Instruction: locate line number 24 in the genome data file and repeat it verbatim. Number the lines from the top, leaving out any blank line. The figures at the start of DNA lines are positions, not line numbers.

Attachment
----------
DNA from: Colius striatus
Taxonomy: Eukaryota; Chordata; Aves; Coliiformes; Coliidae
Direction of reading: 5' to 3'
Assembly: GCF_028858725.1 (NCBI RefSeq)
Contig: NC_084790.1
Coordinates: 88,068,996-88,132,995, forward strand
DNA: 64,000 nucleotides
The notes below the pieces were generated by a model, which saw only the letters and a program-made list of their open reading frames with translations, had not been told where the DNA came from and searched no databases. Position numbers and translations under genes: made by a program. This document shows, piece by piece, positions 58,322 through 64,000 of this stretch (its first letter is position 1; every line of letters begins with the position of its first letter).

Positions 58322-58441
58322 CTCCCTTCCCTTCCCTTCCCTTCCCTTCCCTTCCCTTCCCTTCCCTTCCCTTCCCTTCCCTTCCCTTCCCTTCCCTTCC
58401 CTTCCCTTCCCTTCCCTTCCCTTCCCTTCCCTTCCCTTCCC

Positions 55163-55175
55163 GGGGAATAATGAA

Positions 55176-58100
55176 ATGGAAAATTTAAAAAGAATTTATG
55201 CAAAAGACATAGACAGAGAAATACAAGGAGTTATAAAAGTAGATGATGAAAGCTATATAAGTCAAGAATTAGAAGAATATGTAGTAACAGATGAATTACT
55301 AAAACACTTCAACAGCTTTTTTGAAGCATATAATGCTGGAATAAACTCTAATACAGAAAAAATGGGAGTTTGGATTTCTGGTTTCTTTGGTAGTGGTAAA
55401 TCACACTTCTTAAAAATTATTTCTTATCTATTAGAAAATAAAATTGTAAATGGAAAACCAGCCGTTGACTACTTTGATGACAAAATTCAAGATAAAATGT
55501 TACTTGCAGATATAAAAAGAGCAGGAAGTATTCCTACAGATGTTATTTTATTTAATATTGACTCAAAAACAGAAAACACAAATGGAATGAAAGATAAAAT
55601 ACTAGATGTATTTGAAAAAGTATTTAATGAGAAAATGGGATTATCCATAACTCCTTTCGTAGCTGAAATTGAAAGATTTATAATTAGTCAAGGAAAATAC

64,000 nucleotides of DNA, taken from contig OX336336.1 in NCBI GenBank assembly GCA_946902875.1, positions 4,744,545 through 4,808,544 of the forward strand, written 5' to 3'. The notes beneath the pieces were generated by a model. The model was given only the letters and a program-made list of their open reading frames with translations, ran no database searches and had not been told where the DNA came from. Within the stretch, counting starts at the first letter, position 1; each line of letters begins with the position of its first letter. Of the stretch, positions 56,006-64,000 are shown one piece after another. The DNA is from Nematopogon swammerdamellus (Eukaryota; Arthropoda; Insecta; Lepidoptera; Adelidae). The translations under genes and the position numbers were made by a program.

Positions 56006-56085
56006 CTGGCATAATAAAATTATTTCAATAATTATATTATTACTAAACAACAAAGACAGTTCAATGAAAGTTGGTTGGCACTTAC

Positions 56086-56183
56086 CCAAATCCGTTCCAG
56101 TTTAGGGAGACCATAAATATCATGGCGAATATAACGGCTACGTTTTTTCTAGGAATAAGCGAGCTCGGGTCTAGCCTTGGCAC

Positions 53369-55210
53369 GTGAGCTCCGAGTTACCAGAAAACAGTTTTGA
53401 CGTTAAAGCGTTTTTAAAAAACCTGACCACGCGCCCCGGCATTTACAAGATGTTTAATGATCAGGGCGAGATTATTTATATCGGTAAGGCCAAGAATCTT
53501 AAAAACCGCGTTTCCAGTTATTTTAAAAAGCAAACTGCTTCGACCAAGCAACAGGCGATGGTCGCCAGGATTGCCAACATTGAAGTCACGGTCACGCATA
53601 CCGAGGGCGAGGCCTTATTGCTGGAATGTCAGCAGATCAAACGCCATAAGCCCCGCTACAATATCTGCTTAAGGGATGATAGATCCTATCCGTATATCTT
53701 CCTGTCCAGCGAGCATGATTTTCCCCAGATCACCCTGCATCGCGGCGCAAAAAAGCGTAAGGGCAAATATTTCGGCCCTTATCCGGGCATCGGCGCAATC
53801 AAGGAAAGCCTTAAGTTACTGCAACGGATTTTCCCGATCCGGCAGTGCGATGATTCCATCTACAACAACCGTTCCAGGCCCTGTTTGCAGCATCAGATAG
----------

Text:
Positions 56086-56183